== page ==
A powerful hell, made worse for the fact the mountains followed you the whole way, hiding the Rio Grande behind ‘em. ‘Least ’til Fort Selden, but most were dead by then.
Powerful hell. Only seemed right a shitty minin’ burg like Copper Drop sat at the head of it.
Be good to finally leave. Good to be back in the world with telephones and canned fish and that new kinda water closet. Shit, Yale gone and give some nigger a goddamn degree! Oh, they could do anything back in the world. A man met it head-on or got to runnin’. And no man ran that damn fast.
The old man sighed.
Inside, the gorilla had already pried up the loose boards and stowed their day’s take. While he sat beside the black-belly stove picking burrs from his coat, the old man set about some supper.
They chatted over it, or, Masters did, spooning stew at his little table while the ape retired to the corner. Here, he fed up on some grass and flowers from the wooden bin. O’Shea and the old man went out of a morning or night, picking flowers and thistles and tying them in bundles for the beast to eat.
The ape mostly grazed the land on his own – eating as much as he did everyday – but their picking expeditions were a way to relax. And the little bundles were like bites of food at a man’s table, when Masters was taking his own evening meal. O’Shea could use a chair and sometimes sat across, but seemed to prefer his corner.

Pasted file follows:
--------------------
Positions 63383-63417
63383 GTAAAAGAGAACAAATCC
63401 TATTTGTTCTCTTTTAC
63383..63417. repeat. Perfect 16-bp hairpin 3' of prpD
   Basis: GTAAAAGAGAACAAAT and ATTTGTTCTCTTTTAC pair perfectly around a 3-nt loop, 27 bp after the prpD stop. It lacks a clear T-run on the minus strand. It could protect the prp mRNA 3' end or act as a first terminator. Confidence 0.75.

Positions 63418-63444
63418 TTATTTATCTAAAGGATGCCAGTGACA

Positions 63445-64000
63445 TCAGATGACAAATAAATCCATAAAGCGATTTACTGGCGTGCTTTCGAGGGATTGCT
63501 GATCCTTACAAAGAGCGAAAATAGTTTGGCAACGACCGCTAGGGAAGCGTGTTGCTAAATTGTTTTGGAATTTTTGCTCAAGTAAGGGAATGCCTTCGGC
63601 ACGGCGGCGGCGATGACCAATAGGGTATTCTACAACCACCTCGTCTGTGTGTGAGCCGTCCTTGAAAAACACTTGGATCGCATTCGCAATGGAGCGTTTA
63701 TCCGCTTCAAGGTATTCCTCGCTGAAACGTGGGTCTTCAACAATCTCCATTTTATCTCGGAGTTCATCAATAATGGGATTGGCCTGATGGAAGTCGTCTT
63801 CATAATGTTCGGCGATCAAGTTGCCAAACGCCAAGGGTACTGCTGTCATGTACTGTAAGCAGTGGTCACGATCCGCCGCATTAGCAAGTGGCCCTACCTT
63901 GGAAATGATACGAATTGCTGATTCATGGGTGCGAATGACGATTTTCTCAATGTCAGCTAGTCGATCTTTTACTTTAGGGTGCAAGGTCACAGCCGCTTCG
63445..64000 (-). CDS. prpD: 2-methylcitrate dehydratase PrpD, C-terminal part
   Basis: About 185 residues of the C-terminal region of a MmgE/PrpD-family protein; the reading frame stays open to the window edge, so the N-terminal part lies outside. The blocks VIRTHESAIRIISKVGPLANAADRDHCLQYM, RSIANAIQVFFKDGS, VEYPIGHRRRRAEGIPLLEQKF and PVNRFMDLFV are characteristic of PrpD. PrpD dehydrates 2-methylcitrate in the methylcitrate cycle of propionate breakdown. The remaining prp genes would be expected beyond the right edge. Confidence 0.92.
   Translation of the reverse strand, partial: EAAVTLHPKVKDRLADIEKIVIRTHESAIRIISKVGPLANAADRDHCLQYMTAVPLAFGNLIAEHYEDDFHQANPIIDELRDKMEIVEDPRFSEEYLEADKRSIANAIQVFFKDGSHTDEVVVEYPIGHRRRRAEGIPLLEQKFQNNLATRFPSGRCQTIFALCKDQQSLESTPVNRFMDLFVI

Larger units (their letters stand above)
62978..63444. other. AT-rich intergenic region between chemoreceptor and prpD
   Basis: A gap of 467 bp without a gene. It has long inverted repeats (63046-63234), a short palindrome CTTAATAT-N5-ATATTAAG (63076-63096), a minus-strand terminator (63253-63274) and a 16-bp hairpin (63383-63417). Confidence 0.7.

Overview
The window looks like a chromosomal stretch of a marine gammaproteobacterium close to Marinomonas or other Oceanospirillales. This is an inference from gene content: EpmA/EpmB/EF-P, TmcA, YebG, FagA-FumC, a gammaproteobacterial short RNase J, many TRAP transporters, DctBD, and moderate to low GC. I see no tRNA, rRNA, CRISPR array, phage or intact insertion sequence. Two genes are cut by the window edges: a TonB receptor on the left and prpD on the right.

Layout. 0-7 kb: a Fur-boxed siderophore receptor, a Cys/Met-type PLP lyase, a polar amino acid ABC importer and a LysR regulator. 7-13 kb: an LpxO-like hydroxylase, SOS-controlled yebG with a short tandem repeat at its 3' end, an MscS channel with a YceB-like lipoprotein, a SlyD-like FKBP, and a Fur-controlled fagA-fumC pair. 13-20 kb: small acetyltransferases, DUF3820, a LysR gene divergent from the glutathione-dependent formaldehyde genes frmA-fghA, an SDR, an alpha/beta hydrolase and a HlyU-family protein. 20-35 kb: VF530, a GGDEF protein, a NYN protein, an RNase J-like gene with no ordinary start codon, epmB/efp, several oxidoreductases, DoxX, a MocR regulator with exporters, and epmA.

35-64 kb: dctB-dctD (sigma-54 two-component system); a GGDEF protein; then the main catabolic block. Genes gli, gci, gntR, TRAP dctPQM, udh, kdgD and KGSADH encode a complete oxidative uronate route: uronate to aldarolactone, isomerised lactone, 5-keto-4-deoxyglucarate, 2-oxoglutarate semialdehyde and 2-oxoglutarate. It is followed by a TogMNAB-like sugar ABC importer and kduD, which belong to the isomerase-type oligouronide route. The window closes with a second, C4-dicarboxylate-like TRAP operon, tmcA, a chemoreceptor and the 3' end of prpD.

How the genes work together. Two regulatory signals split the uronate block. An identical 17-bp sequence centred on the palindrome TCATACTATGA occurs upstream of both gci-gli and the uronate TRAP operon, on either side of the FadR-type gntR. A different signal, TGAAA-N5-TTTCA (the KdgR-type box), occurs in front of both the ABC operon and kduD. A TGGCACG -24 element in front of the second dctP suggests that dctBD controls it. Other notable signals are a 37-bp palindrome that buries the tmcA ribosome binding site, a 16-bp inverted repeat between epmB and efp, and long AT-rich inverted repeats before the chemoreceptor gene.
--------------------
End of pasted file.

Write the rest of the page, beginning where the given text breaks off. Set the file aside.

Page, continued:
“So, you ain’t said much,” Masters said, licking out his bowl and setting it on the shelf. He stared at the Territory map on the wall, then took up a log from beside the stove. He cleared his throat and creaked open the front to toss it in.
“So, then.”
O’Shea grunted.
“Back to town ‘fore long? No?”
The ape munched and snorted and waved a hand.
Foolishness. I can’t be among Men.
“What’s that?” Masters imitated the gesture. “You sayin’ no? Why the hell not?”
O’Shea held out his foot, that brand burned into the heel. The number 9 in peculiar script, inside a circle.
Where do you think this came from?
“Well –”
He let it go and whapped a palm over his eye, at the hole there.
And this?!
“C’mon now, not all’re bad. We’ll take it slow, maybe –”
O’Shea stood with a snarl. It wasn’t aggressive as such. Masters had never feared for himself around the gorilla. But he knew when enough was enough. He held up his hands and looked at the floor with a sigh.
“Conve’sation over.”
The gorilla stared at him.
“Don’t have to go nowhere y’don’t want.”
O’Shea snorted again.
Uh huh.
He knuckled to the door and pushed outside.